## Herman Geuvers: Programming with Higher Inductive Types

A relatively recent extension to type theory is “homotopy type theory”. This provides a new view on types, where a type A is interpreted as a topological space, a term t of type A is interpreted as a point in the space and a proof of an equality, p : q=t is interpreted as a *…continue reading*

## Olav Bunte: Dynamic systems of communicating OIL components

In the previous presentation, I showed how we can model asynchronously communicating OIL components in mCRL2. Since then, we have added a “new” operator in OIL which enables users to create new instances of components dynamically. I show how we model the addition of this operator in mCRL2, which required significant changes. Also, I show *…continue reading*

## Yousra Hafidi: Verifying Cordis models using mCRL2: some challenges

Cordis models are industrial, UML like models. There are some semantical differences compared to standard UML. We verify Cordis models using a translation to mCRL2. In order to verify such models, we have to over several obstacles. In this talk, I will discuss three main challenges that we face so far: (1) the accurate translation *…continue reading*

## Anton Wijs: Memory Efficient State Space Exploration on GPUs for Concurrent State Machines with Data

GPUexplore is a tool that exploits the computational power of graphics processors to efficiently construct state spaces, and on-the-fly check safety and liveness properties. Its current main practical limitation, though, is related to its input language. The tool accepts networks of Labelled Transition Systems, which were initially useful to test whether state space could be *…continue reading*

## Jan Friso Groote: On the random structure of behavioural transition systems.

What is the structure of a transition system that represent the behaviour of processes? We assumed that it was just an ordinary random graph, but got odd results when predicting the sizes of state spaces generated by lps2lts. Viewing state spaces as parallel non-communicating random state spaces gave far better results. This also helps in *…continue reading*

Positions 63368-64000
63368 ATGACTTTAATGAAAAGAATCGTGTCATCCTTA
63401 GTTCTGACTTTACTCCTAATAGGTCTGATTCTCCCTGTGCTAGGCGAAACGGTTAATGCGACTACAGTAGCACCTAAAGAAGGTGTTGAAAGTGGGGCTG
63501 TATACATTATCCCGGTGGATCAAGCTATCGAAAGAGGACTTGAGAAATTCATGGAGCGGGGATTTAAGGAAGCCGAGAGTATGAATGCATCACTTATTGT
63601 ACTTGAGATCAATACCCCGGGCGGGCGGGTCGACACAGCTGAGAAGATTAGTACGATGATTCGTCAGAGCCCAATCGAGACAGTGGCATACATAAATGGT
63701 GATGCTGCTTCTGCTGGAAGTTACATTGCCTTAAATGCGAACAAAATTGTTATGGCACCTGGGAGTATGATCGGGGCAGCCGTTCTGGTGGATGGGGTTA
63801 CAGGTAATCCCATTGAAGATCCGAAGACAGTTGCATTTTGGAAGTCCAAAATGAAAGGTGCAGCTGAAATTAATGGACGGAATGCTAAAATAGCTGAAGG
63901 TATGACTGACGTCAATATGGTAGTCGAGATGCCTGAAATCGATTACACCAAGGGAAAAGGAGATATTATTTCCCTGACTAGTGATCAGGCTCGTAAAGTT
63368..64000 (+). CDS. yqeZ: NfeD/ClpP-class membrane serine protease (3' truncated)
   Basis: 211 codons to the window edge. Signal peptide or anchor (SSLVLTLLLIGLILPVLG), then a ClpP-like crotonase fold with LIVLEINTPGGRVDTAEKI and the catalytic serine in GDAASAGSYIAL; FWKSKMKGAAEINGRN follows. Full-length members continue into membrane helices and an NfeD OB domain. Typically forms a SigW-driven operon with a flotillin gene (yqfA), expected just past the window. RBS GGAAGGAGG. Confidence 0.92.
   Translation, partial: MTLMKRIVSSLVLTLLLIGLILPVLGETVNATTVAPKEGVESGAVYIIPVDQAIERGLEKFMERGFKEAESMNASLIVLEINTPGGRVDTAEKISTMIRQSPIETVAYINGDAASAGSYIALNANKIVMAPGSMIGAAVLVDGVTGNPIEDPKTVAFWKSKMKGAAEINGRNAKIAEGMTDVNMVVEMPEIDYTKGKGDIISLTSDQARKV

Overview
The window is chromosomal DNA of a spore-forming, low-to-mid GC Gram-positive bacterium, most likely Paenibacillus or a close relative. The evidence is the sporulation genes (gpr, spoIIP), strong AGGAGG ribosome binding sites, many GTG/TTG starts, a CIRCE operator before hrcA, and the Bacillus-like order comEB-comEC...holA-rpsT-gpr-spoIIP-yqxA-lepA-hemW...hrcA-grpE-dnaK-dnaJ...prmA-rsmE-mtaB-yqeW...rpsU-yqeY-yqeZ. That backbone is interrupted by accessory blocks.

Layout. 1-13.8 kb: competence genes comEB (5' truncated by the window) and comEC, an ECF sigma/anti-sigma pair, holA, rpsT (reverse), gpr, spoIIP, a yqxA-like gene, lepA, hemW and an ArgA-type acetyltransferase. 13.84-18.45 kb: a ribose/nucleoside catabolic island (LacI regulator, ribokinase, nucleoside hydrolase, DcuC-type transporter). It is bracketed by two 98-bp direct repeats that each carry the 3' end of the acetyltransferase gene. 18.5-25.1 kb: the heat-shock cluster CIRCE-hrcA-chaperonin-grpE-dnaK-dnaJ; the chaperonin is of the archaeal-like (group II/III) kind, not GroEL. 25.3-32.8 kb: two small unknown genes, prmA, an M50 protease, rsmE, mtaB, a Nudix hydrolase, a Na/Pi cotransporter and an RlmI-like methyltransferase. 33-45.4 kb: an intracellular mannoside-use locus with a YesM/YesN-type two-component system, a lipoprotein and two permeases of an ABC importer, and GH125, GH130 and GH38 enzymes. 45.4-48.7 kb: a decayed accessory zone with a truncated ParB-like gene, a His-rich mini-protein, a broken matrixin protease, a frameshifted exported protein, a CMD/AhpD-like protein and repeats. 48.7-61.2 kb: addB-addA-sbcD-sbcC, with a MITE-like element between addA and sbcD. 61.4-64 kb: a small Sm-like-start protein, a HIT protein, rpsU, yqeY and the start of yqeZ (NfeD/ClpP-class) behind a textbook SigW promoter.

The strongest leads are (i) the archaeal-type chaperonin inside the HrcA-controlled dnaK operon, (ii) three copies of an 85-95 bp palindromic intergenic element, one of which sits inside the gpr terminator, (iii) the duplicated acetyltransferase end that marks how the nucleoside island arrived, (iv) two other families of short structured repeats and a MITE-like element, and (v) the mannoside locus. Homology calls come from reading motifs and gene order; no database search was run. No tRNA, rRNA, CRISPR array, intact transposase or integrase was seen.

## Flip van Spaendonck: The Busy-Forbidden Protocol, an efficient shared-exclusive access lock

Mutual exclusion algorithms such as Peterson’s, make sure only a single thread can be present in the exclusive section at a given time. Similarly, a shared-exclusive lock also provides a shared section, in which any number of threads can be present, but only if no thread is present in the exclusive section. In this talk, *…continue reading*

## Rick Erkens: Regular tree languages and (dis)analogies with regular languages

Tree automata are a generalisation of finite automata over words. A tree automaton accepts a set of ranked ordered trees (terms if you will) just like a DFA accepts a set of words over an alphabet. Most interesting properties that regular languages enjoy, carry over to regular tree languages in some sense. I will present *…continue reading*

## Anneke Huijsmans: Optimising parity game solvers using dynamic SCC maintenance

Two optimizations for Zielonka’s recursive algorithm for solving parity games are investigated. The first optimization is partial re-decomposition, in which only the part of the graph containing vertices of SCCs which have 1 or more vertices removed will be re-decomposed. The second optimization is dynamic SCC maintenance, which builds an SCC tree for each SCC *…continue reading*

## Maurice Laveaux: On The Fly Solving for Symbolic Parity Games

In model checking we are interested in determining whether a property is satisfied for a given system. In particular, we want to know whether the property holds for the initial state of the system. We often see, especially while developing the model, that properties are already violated in relatively few steps from the initial state. *…continue reading*

## Yousra Hafidi: On starvation freedom property of Petersonâ€™s mutual exclusion algorithm for more than 2 processes

It is well known that Peterson’s algorithm for two processes is starvation free. In this talk I study the generalization of Peterson’s algorithm to N>2 processes using tournament trees. In particular, I will show how, contrary to the two processes version, this algorithm is not starvation free if we do not make any fairness assumptions. *…continue reading*